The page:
Mark 3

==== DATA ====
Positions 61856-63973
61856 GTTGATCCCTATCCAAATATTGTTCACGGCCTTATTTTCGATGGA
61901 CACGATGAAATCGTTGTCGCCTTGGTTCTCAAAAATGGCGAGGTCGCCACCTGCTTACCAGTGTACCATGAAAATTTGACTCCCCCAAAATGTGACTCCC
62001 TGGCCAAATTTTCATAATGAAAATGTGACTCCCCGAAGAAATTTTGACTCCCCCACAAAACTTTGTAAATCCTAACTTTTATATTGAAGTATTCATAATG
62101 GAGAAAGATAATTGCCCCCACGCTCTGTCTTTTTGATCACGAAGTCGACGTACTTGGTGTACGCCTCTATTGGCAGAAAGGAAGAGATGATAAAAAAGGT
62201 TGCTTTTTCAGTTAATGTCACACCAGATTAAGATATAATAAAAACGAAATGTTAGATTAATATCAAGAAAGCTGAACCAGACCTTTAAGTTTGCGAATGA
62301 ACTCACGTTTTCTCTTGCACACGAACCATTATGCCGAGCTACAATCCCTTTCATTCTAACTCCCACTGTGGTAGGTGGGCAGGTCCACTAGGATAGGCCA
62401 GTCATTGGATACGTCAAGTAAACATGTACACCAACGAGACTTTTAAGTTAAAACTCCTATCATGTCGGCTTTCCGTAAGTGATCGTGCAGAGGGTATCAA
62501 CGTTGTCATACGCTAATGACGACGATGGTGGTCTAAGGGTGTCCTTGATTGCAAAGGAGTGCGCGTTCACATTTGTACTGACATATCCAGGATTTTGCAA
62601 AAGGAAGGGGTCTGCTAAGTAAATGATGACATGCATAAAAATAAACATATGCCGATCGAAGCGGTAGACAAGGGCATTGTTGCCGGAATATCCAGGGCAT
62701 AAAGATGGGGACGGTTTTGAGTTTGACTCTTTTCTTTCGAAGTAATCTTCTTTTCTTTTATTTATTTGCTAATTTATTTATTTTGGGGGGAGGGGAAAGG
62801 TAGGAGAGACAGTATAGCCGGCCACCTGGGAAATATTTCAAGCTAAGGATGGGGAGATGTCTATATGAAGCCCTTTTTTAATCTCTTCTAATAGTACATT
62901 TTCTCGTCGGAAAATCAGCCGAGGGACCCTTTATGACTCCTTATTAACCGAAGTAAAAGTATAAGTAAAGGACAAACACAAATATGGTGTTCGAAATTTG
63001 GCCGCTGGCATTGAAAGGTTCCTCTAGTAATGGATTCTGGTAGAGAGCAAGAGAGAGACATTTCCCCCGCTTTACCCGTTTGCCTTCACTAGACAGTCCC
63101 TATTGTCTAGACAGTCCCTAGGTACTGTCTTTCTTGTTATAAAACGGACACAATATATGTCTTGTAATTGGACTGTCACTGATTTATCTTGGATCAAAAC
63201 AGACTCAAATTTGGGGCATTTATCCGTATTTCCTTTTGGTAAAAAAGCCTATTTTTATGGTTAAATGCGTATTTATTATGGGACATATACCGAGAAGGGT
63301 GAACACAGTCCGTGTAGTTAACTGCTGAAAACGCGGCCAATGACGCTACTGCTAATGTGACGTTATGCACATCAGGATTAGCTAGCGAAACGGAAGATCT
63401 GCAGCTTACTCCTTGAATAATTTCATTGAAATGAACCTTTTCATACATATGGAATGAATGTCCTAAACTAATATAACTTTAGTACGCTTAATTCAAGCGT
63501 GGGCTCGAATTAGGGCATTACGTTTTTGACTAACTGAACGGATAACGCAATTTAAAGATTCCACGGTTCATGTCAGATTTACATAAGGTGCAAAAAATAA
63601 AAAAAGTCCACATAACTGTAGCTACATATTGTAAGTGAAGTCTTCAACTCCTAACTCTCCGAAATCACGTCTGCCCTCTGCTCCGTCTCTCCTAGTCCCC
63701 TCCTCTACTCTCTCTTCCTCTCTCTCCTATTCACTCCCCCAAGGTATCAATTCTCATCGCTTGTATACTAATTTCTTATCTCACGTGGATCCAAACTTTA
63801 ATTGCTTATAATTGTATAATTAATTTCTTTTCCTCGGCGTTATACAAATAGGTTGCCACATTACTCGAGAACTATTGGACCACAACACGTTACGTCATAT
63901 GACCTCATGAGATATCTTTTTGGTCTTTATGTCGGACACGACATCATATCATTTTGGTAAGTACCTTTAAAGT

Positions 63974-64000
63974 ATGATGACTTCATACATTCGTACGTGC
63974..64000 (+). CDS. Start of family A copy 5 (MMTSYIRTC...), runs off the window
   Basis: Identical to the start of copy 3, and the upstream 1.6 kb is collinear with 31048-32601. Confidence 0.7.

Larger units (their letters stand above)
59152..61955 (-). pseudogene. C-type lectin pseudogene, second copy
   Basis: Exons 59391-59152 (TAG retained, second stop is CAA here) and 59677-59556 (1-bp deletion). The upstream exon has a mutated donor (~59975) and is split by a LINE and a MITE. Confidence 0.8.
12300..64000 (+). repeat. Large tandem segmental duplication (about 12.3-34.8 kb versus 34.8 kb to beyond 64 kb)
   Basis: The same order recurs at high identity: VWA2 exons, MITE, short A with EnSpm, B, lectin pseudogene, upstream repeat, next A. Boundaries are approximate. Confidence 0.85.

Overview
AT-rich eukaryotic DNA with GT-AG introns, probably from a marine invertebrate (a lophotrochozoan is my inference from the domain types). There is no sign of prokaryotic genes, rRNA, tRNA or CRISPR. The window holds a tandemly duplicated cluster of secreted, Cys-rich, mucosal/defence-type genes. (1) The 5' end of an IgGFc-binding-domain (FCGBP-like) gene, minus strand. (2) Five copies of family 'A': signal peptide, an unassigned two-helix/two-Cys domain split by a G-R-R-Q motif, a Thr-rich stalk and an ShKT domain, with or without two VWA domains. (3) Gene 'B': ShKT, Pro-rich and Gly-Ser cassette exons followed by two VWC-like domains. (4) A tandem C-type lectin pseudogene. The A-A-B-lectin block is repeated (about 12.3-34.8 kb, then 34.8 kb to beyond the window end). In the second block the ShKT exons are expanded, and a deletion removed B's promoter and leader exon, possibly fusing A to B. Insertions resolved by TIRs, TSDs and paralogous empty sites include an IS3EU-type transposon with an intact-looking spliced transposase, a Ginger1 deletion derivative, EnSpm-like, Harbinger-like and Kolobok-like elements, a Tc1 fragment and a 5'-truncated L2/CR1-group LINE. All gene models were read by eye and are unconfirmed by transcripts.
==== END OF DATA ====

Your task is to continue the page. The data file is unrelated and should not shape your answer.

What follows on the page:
1 He entered again into the synagogue, and there was a man there who had his hand withered. 2 They watched him, whether he would heal him on the Sabbath day, that they might accuse him. 3 He said to the man who had his hand withered, “Stand up.” 4 He said to them, “Is it lawful on the Sabbath day to do good, or to do harm? To save a life, or to kill?” But they were silent. 5 When he had looked around at them with anger, being grieved at the hardening of their hearts, he said to the man, “Stretch out your hand.” He stretched it out, and his hand was restored as healthy as the other. 6 The Pharisees went out, and immediately conspired with the Herodians against him, how they might destroy him. 7 Jesus withdrew to the sea with his disciples, and a great multitude followed him from Galilee, from Judea, 8 from Jerusalem, from Idumaea, beyond the Jordan, and those from around Tyre and Sidon. A great multitude, hearing what great things he did, came to him. 9 He spoke to his disciples that a little boat should stay near him because of the crowd, so that they wouldn’t press on him. 10 For he had healed many, so that as many as had diseases pressed on him that they might touch him. 11 The unclean spirits, whenever they saw him, fell down before him, and cried, “You are the Son of God!” 12 He sternly warned them that they should not make him known. 13 He went up into the mountain, and called to himself those whom he wanted, and they went to him. 14 He appointed twelve, that they might be with him, and that he might send them out to preach, 15 and to have authority to heal sicknesses and to cast out demons: 16 Simon, to whom he gave the name Peter; 17 James the son of Zebedee; John, the brother of James, and he called them Boanerges, which means, Sons of Thunder; 18 Andrew; Philip; Bartholomew; Matthew; Thomas; James, the son of Alphaeus; Thaddaeus; Simon the Zealot; 19 and Judas Iscariot, who also betrayed him. He came into a house. 20 The multitude came together again, so that they could not so much as eat bread. 21 When his friends heard it, they went out to seize him: for they said, “He is insane.” 22 The scribes who came down from Jerusalem said, “He has Beelzebul,” and, “By the prince of the demons he casts out the demons.” 23 He summoned them, and said to them in parables, “How can Satan cast out Satan? 24 If a kingdom is divided against itself, that kingdom cannot stand. 25 If a house is divided against itself, that house cannot stand. 26 If Satan has risen up against himself, and is divided, he can’t stand, but has an end. 27 But no one can enter into the house of the strong man to plunder, unless he first binds the strong man; and then he will plunder his house. 28 Most certainly I tell you, all sins of the descendants of man will be forgiven, including their blasphemies with which they may blaspheme; 29 but whoever may blaspheme against the Holy Spirit never has forgiveness, but is subject to eternal condemnation.” 30 —because they said, “He has an unclean spirit.” 31 His mother and his brothers came, and standing outside, they sent to him, calling him. 32 A multitude was sitting around him, and they told him, “Behold, your mother, your brothers, and your sisters are outside looking for you.” 33 He answered them, “Who are my mother and my brothers?” 34 Looking around at those who sat around him, he said, “Behold, my mother and my brothers! 35 For whoever does the will of God, the same is my brother, and my sister, and mother.”